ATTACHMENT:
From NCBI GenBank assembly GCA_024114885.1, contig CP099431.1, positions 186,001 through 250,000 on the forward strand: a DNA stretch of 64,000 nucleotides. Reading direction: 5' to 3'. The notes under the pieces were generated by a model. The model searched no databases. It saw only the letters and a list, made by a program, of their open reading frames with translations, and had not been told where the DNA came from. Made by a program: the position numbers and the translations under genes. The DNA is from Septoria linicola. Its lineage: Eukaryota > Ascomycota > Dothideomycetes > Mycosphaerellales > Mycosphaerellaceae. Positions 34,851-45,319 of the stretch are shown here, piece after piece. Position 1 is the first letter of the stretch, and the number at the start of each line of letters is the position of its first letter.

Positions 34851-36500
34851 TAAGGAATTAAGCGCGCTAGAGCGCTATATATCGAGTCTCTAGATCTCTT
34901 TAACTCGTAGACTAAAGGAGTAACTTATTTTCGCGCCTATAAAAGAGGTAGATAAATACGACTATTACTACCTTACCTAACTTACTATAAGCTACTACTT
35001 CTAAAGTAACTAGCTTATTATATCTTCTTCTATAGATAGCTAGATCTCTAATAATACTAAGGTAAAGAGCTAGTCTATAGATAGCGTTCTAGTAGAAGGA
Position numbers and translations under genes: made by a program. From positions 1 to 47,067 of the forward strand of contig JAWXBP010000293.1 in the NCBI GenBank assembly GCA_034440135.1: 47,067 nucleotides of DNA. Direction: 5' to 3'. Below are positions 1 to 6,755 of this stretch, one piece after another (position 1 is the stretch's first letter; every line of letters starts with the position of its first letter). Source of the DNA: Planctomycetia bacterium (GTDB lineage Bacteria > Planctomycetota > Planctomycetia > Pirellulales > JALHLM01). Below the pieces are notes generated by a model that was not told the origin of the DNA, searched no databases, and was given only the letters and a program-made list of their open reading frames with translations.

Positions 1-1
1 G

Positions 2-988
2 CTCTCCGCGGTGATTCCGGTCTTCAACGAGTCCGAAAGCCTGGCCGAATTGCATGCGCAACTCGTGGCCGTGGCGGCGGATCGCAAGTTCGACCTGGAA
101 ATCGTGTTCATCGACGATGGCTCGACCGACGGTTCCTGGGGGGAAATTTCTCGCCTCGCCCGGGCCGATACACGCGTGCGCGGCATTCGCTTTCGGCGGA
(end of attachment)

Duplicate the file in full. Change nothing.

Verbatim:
From NCBI GenBank assembly GCA_024114885.1, contig CP099431.1, positions 186,001 through 250,000 on the forward strand: a DNA stretch of 64,000 nucleotides. Reading direction: 5' to 3'. The notes under the pieces were generated by a model. The model searched no databases. It saw only the letters and a list, made by a program, of their open reading frames with translations, and had not been told where the DNA came from. Made by a program: the position numbers and the translations under genes. The DNA is from Septoria linicola. Its lineage: Eukaryota > Ascomycota > Dothideomycetes > Mycosphaerellales > Mycosphaerellaceae. Positions 34,851-45,319 of the stretch are shown here, piece after piece. Position 1 is the first letter of the stretch, and the number at the start of each line of letters is the position of its first letter.

Positions 34851-36500
34851 TAAGGAATTAAGCGCGCTAGAGCGCTATATATCGAGTCTCTAGATCTCTT
34901 TAACTCGTAGACTAAAGGAGTAACTTATTTTCGCGCCTATAAAAGAGGTAGATAAATACGACTATTACTACCTTACCTAACTTACTATAAGCTACTACTT
35001 CTAAAGTAACTAGCTTATTATATCTTCTTCTATAGATAGCTAGATCTCTAATAATACTAAGGTAAAGAGCTAGTCTATAGATAGCGTTCTAGTAGAAGGA
Position numbers and translations under genes: made by a program. From positions 1 to 47,067 of the forward strand of contig JAWXBP010000293.1 in the NCBI GenBank assembly GCA_034440135.1: 47,067 nucleotides of DNA. Direction: 5' to 3'. Below are positions 1 to 6,755 of this stretch, one piece after another (position 1 is the stretch's first letter; every line of letters starts with the position of its first letter). Source of the DNA: Planctomycetia bacterium (GTDB lineage Bacteria > Planctomycetota > Planctomycetia > Pirellulales > JALHLM01). Below the pieces are notes generated by a model that was not told the origin of the DNA, searched no databases, and was given only the letters and a program-made list of their open reading frames with translations.

Positions 1-1
1 G

Positions 2-988
2 CTCTCCGCGGTGATTCCGGTCTTCAACGAGTCCGAAAGCCTGGCCGAATTGCATGCGCAACTCGTGGCCGTGGCGGCGGATCGCAAGTTCGACCTGGAA
101 ATCGTGTTCATCGACGATGGCTCGACCGACGGTTCCTGGGGGGAAATTTCTCGCCTCGCCCGGGCCGATACACGCGTGCGCGGCATTCGCTTTCGGCGGA